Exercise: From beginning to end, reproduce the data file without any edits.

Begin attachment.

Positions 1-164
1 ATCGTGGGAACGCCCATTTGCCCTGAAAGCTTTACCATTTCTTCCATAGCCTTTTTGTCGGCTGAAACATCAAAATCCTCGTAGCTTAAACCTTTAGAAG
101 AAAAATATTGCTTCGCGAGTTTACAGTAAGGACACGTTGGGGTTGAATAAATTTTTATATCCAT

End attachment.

Positions 1-164
1 ATCGTGGGAACGCCCATTTGCCCTGAAAGCTTTACCATTTCTTCCATAGCCTTTTTGTCGGCTGAAACATCAAAATCCTCGTAGCTTAAACCTTTAGAAG
101 AAAAATATTGCTTCGCGAGTTTACAGTAAGGACACGTTGGGGTTGAATAAATTTTTATATCCAT